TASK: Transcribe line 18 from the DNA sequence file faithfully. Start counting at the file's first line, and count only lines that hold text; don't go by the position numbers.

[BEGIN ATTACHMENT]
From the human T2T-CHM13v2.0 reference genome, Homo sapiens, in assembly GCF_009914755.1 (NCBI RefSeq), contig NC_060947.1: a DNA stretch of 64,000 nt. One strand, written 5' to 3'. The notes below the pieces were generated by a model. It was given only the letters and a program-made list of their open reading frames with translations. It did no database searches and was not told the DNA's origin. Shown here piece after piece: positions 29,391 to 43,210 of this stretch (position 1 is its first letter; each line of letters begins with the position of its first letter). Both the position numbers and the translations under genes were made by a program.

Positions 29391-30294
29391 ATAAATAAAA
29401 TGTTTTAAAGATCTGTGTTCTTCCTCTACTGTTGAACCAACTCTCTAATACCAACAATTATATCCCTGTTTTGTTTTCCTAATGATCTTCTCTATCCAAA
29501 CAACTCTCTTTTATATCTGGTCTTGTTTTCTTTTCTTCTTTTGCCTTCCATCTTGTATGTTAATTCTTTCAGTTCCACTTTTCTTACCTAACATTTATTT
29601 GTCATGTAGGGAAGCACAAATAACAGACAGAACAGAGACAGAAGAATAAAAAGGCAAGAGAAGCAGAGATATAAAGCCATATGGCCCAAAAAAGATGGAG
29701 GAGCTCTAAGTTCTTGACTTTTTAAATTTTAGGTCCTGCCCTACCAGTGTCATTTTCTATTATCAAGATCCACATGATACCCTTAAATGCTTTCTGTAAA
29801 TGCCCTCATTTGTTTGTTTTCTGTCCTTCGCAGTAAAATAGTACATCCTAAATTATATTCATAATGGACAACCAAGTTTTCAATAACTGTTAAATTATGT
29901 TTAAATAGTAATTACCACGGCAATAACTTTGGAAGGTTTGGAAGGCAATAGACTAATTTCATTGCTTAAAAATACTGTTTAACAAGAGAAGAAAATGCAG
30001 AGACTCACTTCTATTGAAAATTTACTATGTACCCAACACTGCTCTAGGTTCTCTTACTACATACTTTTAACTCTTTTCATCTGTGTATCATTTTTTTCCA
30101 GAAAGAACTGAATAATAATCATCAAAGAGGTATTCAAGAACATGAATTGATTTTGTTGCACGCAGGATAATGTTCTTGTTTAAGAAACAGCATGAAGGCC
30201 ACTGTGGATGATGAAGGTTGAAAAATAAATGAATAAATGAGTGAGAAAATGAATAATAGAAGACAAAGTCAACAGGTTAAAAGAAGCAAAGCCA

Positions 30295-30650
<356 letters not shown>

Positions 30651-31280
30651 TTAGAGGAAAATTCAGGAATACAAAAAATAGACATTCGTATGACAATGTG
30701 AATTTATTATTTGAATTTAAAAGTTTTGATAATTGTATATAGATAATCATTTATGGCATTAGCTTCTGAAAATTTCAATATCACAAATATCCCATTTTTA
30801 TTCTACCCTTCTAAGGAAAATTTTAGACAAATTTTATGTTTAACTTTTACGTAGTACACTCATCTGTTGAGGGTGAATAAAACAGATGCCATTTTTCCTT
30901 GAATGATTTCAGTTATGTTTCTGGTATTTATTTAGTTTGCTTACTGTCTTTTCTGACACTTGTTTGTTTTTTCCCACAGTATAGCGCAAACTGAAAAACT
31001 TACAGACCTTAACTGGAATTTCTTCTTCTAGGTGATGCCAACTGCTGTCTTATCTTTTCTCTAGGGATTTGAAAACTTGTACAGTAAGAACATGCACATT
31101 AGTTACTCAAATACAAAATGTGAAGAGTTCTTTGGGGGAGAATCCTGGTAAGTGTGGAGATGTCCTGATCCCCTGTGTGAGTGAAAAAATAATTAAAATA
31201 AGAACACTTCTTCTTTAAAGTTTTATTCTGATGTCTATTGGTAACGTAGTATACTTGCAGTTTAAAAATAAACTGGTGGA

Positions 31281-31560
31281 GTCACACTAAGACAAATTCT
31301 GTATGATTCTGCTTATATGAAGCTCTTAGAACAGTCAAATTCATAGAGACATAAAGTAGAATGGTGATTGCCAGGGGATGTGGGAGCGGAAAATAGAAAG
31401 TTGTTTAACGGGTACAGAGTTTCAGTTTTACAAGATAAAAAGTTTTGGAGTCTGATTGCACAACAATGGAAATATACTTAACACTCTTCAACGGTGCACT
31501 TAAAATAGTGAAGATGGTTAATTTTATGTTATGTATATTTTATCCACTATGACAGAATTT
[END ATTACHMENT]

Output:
30801 TTCTACCCTTCTAAGGAAAATTTTAGACAAATTTTATGTTTAACTTTTACGTAGTACACTCATCTGTTGAGGGTGAATAAAACAGATGCCATTTTTCCTT